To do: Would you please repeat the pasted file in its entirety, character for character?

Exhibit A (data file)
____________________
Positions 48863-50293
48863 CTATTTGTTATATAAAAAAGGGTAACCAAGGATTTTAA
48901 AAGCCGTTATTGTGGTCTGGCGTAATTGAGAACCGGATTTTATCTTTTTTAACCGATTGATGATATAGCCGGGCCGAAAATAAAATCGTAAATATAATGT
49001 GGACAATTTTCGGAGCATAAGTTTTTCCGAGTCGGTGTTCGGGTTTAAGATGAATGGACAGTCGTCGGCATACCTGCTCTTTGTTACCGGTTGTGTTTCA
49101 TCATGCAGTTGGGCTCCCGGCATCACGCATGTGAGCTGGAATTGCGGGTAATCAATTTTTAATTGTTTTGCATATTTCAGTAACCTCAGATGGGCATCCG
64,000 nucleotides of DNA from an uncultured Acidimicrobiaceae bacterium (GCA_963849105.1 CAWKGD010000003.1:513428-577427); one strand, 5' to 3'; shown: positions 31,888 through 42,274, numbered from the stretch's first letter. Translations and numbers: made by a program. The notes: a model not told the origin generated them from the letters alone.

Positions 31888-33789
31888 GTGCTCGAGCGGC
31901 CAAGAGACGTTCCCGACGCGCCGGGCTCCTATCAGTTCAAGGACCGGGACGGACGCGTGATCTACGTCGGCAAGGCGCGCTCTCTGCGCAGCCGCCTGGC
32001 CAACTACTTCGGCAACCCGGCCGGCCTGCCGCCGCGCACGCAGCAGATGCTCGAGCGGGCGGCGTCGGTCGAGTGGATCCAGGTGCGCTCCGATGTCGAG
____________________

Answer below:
Positions 48863-50293
48863 CTATTTGTTATATAAAAAAGGGTAACCAAGGATTTTAA
48901 AAGCCGTTATTGTGGTCTGGCGTAATTGAGAACCGGATTTTATCTTTTTTAACCGATTGATGATATAGCCGGGCCGAAAATAAAATCGTAAATATAATGT
49001 GGACAATTTTCGGAGCATAAGTTTTTCCGAGTCGGTGTTCGGGTTTAAGATGAATGGACAGTCGTCGGCATACCTGCTCTTTGTTACCGGTTGTGTTTCA
49101 TCATGCAGTTGGGCTCCCGGCATCACGCATGTGAGCTGGAATTGCGGGTAATCAATTTTTAATTGTTTTGCATATTTCAGTAACCTCAGATGGGCATCCG
64,000 nucleotides of DNA from an uncultured Acidimicrobiaceae bacterium (GCA_963849105.1 CAWKGD010000003.1:513428-577427); one strand, 5' to 3'; shown: positions 31,888 through 42,274, numbered from the stretch's first letter. Translations and numbers: made by a program. The notes: a model not told the origin generated them from the letters alone.

Positions 31888-33789
31888 GTGCTCGAGCGGC
31901 CAAGAGACGTTCCCGACGCGCCGGGCTCCTATCAGTTCAAGGACCGGGACGGACGCGTGATCTACGTCGGCAAGGCGCGCTCTCTGCGCAGCCGCCTGGC
32001 CAACTACTTCGGCAACCCGGCCGGCCTGCCGCCGCGCACGCAGCAGATGCTCGAGCGGGCGGCGTCGGTCGAGTGGATCCAGGTGCGCTCCGATGTCGAG